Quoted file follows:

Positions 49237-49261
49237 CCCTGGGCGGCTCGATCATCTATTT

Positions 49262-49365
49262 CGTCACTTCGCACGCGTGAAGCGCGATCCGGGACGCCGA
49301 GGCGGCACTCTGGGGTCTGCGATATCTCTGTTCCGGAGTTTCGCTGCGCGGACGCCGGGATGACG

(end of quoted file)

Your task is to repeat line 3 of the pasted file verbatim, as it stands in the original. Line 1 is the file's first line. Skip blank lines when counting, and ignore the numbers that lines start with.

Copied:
Positions 49262-49365